Investors Can Toughen Bank Stress Tests: CEBS Head
The results of pan-European stress tests released by the Committee of European Banking Supervisors (CEBS) are detailed enough for investors to work out for themselves, losses that banks might incur in case of sovereign defaults if they wish, CEBS chairman Giovanni Carosio told CNBC in an interview Friday.
Just 7 out of the 91 banks tested did not meet the 6 percent Tier 1 capital ratio threshold set by the tests.
Some market participants were worried that the stress tests did not go too farin showing how a deep crisis would affect banks in the European Union, because a sovereign default was not taken into consideration.
Specifically, investors were concerned that stress tests do not require any haircut for sovereign debt classified as "hold to maturity" and which is retained on the banking books, assuming only the possibility of losses due to sovereign debt held in trading portfolios.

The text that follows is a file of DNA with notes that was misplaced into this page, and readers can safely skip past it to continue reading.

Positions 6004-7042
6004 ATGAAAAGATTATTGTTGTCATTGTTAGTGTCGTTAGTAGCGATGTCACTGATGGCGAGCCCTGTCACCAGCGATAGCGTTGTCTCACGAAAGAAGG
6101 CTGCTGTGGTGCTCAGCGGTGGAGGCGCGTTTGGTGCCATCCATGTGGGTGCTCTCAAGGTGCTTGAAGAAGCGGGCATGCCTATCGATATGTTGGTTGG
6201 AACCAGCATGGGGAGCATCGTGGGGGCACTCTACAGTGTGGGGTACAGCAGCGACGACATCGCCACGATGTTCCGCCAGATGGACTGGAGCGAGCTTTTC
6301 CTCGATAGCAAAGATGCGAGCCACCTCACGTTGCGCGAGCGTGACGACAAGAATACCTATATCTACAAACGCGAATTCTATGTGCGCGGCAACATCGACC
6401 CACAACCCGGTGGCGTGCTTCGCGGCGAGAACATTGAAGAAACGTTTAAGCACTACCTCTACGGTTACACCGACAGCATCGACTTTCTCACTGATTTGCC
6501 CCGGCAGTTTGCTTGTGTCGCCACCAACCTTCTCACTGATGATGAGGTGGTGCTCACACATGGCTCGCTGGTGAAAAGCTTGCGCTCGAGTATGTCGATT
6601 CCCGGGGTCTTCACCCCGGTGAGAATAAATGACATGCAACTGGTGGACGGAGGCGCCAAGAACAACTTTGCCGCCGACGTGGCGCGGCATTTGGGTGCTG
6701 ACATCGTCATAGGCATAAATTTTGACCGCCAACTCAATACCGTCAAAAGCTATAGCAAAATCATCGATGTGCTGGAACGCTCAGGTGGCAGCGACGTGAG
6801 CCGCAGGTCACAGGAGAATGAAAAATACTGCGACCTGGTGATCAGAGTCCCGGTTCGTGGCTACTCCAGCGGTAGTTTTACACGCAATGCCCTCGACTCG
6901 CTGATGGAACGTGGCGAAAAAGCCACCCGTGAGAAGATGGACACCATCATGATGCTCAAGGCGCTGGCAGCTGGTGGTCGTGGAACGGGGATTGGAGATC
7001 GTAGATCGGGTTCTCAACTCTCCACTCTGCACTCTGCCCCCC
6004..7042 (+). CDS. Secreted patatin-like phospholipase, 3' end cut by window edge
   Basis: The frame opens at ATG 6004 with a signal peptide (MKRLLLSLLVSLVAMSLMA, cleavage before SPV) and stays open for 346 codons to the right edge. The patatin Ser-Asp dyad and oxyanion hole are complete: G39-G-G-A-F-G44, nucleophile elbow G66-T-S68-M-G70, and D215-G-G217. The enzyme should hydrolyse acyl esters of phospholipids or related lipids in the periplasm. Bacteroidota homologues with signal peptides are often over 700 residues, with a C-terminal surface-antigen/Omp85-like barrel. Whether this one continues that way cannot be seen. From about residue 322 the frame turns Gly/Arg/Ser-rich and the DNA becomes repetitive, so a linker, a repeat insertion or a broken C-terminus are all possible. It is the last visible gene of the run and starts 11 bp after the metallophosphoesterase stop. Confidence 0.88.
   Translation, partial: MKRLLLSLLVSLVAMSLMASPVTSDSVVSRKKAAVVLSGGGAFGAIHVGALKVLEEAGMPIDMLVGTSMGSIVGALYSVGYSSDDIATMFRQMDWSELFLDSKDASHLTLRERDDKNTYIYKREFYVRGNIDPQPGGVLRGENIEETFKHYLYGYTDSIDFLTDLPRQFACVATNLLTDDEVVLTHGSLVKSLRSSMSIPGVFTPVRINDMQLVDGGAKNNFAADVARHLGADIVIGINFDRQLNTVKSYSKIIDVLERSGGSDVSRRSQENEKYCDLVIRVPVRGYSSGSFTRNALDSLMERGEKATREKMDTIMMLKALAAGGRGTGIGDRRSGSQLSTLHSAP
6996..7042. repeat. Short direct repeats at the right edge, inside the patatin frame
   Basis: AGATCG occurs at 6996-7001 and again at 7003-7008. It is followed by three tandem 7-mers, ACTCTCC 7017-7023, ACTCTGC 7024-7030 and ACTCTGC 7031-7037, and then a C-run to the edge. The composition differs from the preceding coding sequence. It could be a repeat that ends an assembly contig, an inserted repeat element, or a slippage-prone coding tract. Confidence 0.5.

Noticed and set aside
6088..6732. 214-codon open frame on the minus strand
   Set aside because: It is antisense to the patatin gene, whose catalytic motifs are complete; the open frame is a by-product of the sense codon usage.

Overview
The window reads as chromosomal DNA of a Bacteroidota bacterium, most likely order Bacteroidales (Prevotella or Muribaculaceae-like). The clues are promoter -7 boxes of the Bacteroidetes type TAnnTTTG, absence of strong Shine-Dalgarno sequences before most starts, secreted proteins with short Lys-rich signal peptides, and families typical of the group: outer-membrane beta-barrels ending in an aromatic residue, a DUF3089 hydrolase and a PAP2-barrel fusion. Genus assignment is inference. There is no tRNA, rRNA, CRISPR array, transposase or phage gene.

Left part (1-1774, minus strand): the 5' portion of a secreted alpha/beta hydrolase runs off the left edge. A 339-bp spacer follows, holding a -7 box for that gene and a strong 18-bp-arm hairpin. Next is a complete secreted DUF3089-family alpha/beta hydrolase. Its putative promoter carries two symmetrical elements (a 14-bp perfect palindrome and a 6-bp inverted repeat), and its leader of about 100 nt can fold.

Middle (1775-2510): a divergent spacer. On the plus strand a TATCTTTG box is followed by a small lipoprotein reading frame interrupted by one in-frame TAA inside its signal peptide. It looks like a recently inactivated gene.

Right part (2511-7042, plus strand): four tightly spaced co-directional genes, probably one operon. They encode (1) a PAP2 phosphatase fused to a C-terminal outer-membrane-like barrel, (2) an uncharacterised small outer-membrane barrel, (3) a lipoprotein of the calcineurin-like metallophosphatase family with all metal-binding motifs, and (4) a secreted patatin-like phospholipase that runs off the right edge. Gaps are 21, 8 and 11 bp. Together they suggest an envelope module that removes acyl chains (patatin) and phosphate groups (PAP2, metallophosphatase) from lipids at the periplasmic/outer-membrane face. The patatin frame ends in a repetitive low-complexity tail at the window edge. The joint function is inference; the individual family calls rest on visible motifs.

Some speculated that banks could shift much of their sovereign debt burden into their banking books and thus look healthier than they are.
But Carosio believe the stress tests are providing all the information that is needed.
"The information about the amounts the banks own is revealed in the tests and in the information that we provided on the Web site. Everybody can read these figures and make their own assumption," Carosio said..
Some analysts said the tests were tougher than the market had expected them to be, while others said they did not go far enough.
The tests assume an average fall in gross domestic product of 3 percent, an increase of 6 percent in unemployment in a 6 percent hike in market interest rates.
Haircuts on sovereign debt were tougher than most estimates; for example, a 42.2 percent haircut was estimated on a 10-year Greek bond against some expectations for a 40 percent loss in value.
The assumptions mean the tests were much tougher than the ones carried out in the US last year, the CEBS said.
"You should really look at what were the assumptions behind the stress tests," Carosio said. "You can say that the scenarios that we used were very severe, even implausible events."